Feeding behavior of the ctenophore Thalassocalyce inconstans: revision of anatomy of the order Thalassocalycida
- 794 Downloads
Behavioral observations using a remotely operated vehicle (ROV) in the Gulf of California in March, 2003, provided insights into the vertical distribution, feeding and anatomy of the rare and delicate ctenophore Thalassocalyce inconstans. Additional archived ROV video records from the Monterey Bay Aquarium Research Institute of 288 sightings of T. inconstans and 2,437 individual observations of euphausiids in the Gulf of California and Monterey Canyon between 1989 and 2005 were examined to determine ctenophore and euphausiid prey depth distributions with respect to temperature and dissolved oxygen concentration [dO]. In the Gulf of California most ctenophores (96.9%) were above 350 m, the top of the oxygen minimum layer. In Monterey Canyon the ctenophores were more widely distributed throughout the water column, including the hypoxic zone, to depths as great as 3,500 m. Computer-aided behavioral analysis of two video records of the capture of euphausiids by T. inconstans showed that the ctenophore contracted its bell almost instantly (0.5 s), transforming its flattened, hemispherical resting shape into a closed bi-lobed globe in which seawater and prey were engulfed. Euphausiids entrapped within the globe displayed a previously undescribed escape response for krill (‘probing behavior’), in which they hovered and gently probed the inner surfaces of the globe with antennae without stimulating further contraction by the ctenophore. Such rapid bell contraction could be effected only by a peripheral sphincter muscle even though the presence of circumferential ring musculature was unknown for the Phylum Ctenophora. Thereafter, several live T. inconstans were collected by hand off Barbados and microscopic observations confirmed that assumption.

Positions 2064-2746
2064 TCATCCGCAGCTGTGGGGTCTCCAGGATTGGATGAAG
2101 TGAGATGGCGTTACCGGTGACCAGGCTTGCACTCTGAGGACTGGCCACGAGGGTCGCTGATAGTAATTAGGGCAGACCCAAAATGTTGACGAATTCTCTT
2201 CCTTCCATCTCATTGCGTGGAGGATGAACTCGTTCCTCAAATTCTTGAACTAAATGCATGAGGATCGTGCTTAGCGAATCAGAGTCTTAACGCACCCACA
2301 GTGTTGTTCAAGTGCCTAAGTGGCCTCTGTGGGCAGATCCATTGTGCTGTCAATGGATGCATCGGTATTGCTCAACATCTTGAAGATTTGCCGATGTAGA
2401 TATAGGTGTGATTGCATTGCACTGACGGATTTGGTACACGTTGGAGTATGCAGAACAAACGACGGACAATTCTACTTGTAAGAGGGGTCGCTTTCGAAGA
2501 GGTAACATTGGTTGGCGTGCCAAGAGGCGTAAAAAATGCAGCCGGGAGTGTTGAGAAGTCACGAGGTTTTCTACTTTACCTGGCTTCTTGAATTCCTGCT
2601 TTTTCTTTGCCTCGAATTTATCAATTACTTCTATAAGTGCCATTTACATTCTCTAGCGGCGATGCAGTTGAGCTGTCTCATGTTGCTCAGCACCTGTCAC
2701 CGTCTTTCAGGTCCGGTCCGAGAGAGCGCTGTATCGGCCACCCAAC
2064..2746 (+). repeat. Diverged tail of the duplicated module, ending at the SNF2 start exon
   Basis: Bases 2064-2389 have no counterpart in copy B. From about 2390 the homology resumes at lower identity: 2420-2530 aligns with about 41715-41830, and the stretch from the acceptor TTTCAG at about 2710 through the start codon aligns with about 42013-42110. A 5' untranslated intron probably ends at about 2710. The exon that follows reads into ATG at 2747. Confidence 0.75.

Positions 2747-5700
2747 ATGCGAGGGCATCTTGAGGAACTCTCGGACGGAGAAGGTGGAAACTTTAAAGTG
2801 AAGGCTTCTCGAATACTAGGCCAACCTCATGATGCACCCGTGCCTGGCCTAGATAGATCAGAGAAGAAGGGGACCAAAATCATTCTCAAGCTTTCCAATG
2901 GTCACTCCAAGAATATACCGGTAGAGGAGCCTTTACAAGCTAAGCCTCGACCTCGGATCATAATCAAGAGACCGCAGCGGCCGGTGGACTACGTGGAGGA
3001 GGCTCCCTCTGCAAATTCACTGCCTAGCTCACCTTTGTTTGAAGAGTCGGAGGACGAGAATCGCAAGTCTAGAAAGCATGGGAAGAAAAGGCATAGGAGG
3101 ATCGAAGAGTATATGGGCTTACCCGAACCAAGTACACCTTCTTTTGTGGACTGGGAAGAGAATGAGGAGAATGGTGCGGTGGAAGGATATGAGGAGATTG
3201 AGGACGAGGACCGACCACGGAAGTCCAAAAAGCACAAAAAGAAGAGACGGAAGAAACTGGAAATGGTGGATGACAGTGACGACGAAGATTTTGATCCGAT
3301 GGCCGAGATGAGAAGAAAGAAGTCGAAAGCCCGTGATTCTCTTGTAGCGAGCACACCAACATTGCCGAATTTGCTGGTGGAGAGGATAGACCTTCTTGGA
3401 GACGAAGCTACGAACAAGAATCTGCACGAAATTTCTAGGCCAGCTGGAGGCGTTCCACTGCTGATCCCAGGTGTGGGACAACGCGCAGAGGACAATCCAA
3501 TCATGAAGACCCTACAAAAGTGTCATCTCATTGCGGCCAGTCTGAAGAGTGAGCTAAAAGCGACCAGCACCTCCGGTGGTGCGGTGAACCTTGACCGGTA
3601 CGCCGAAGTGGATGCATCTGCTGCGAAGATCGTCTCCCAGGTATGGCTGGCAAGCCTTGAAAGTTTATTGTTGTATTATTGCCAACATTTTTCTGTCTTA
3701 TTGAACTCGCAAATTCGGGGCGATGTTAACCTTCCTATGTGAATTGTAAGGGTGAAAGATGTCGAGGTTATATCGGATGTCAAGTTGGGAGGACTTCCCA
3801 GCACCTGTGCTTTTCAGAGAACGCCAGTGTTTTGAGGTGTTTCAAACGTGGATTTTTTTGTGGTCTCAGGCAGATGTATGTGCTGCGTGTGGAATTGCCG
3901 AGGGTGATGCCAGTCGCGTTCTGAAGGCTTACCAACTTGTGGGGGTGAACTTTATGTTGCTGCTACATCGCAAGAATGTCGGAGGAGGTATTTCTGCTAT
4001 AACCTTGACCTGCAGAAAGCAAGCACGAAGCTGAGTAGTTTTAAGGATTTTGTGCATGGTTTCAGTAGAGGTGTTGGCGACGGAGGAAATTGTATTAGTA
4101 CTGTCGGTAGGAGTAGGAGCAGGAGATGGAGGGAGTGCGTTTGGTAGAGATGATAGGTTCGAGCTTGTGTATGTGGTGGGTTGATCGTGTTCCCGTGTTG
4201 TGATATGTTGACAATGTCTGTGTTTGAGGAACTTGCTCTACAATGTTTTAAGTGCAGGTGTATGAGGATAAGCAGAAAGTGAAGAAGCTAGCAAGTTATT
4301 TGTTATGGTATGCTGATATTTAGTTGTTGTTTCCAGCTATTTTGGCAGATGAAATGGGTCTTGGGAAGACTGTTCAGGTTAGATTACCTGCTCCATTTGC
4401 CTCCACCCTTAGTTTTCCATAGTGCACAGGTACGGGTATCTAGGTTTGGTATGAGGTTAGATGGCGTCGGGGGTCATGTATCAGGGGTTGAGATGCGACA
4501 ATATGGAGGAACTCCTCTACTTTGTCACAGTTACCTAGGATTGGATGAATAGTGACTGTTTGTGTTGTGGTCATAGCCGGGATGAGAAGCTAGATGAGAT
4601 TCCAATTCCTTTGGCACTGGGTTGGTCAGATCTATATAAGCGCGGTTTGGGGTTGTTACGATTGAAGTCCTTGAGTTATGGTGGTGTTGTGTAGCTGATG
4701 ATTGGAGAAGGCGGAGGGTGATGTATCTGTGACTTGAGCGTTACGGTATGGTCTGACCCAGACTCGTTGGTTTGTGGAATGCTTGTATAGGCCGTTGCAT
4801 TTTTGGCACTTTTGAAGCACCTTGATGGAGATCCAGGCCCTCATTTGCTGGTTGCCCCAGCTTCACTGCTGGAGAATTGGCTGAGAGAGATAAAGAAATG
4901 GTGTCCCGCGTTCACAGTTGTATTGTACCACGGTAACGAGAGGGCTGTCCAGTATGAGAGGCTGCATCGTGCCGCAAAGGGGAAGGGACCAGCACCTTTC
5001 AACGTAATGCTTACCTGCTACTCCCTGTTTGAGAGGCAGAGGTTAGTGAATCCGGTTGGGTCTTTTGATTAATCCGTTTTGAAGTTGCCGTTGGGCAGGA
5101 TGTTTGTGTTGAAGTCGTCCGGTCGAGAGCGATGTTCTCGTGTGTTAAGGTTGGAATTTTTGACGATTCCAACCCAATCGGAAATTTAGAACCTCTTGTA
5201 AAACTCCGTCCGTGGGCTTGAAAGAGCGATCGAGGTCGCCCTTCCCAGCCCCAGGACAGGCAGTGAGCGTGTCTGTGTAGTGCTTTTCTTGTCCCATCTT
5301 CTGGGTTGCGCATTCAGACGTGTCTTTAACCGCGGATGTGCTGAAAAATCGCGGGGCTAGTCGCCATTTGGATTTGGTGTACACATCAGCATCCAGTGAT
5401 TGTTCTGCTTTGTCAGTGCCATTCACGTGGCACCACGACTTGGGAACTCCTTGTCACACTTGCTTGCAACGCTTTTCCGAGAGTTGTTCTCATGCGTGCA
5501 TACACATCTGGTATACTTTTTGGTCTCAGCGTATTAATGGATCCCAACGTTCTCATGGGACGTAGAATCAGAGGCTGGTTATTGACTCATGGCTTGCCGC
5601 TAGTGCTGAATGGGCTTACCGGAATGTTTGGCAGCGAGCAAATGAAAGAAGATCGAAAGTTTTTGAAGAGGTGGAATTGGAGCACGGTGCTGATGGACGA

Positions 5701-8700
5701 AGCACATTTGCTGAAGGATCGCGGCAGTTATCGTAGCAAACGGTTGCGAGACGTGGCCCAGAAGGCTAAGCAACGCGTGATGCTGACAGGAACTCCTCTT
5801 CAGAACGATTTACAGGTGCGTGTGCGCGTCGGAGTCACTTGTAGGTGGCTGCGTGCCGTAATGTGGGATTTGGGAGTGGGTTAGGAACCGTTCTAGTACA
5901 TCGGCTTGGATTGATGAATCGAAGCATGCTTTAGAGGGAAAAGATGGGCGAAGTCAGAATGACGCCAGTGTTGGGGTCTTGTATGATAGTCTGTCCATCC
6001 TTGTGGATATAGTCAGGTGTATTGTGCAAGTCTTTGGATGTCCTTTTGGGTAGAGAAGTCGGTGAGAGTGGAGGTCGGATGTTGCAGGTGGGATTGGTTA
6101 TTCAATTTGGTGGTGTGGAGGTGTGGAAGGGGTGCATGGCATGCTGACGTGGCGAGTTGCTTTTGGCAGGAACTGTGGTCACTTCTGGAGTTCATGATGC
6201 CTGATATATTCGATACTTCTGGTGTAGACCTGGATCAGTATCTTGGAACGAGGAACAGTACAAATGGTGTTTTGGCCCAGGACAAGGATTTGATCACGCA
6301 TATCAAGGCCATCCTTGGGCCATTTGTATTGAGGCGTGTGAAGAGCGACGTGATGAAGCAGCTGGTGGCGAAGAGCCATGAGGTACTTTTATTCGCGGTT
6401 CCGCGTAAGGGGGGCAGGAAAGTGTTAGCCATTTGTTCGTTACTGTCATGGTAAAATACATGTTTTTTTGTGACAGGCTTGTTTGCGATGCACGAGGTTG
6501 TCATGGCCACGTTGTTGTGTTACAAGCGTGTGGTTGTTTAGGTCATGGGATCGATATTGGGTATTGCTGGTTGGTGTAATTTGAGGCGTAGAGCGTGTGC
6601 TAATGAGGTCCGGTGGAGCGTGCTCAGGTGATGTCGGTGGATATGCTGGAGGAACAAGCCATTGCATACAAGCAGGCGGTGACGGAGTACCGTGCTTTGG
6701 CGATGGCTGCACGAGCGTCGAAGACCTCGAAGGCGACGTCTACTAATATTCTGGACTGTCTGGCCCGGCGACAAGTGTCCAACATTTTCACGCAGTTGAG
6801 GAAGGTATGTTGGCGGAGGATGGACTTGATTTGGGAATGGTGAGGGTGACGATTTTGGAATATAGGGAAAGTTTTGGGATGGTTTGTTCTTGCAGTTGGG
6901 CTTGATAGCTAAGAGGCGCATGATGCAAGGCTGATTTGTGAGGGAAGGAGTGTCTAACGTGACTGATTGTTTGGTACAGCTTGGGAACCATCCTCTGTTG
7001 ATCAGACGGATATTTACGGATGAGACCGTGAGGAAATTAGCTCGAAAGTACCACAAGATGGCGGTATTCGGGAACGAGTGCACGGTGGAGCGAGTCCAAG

KeywordsVideo Sequence Escape Response Remotely Operate Vehicle Ring Muscle Generic Escape
The authors thank MBARI for the use of its archives and video software. The help of George Matsumoto, Tony Moss, and Jack Costello, who read early versions of this manuscript, and Mike Dawson, who assisted with later drafts, is greatly appreciated. George Matsumoto and Kevin Raskoff were invaluable in assisting with questions about MBARI archives and data. We thank the pilots of MBARI’s ROVs, Tiburon and Ventana, and the crews of the support ships R/V Western Flyer and R/V Point Lobos. Supported by the David and Lucile Packard Foundation and NOAA Grant #NA06OAR4600091.
This article is distributed under the terms of the Creative Commons Attribution Noncommercial License which permits any noncommercial use, distribution, and reproduction in any medium, provided the original author(s) and source are credited.
- Brinton E, Fleminger A, Seigel-Causy D (1986) The temperate and tropical planktonic biotas of the Gulf of California. Calif Coop Ocean Fish Invest Rep 27:228–266Google Scholar
- Hamner WM (1985) The importance of ethology for investigations of marine zooplankton. Bull Mar Sci 37:414–424Google Scholar
- Hamner WM, Dunn DF (1980) Tropical Corallimorpharia (Coelenterata: Anthozoa): feeding by envelopment. Micronesica 16:37–41Google Scholar
- Hunt JC (1999) Laboratory observations of the feeding behavior of the cirrate octopod, Grimpoteuthis sp.: one use of cirri. Veliger 42:152–156Google Scholar
- Hurst A (1968) The feeding mechanism and behavior of the opisthobranch Melibe leonine. Symp Zool Soc Lond 22:151–166Google Scholar
- Jimenez-Perez JC, Lara-Lara JR (1988) Zooplankton biomass and copepod community structure in the Gulf of California during the 1982–1983 El Niño event. Calif Coop Ocean Fish Invest Rep 29:122–128Google Scholar
- Kils Ü (1979) Swimming speed and escape capacity of Antarctic krill, Euphausia superba. Meeresforsch 27:264–266Google Scholar
- Madin LP (1990) Overview: being there—the role of in situ science in oceanography. Mar Technol Soc J 24:19–21Google Scholar
- Madin LP, Harbison GR (1978) Thalassocalyce inconstans, new genus and species, an enigmatic ctenophore representing a new family and order. Bull Mar Sci 28:680–687Google Scholar
- Robison BH (1992) Midwater research methods with MBARI’s ROV. Mar Technol Soc J 26:32–39Google Scholar
- Thuesen EV, Rutherford LD Jr, Brommer PL (2005b) The role of aerobic metabolism and intragel oxygen in hypoxia tolerance of three ctenophores: Pleurobranchia bachei, Bolinopsis infundibulum and Mnemiopsis leidyi. J Mar Biol Assoc UK 85:627–633. doi: https://doi.org/10.1017/S0025315405011550 CrossRefGoogle Scholar
- Vinogradov GM, Vinogradov ME, Musaeva EI (2004) New zooplankton studies in the Guaymas Basin (Gulf of California). Oceanology 44:679–689 (Transl from Okeanologiva 44:723–733)Google Scholar
Open AccessThis is an open access article distributed under the terms of the Creative Commons Attribution Noncommercial License (https://creativecommons.org/licenses/by-nc/2.0), which permits any noncommercial use, distribution, and reproduction in any medium, provided the original author(s) and source are credited.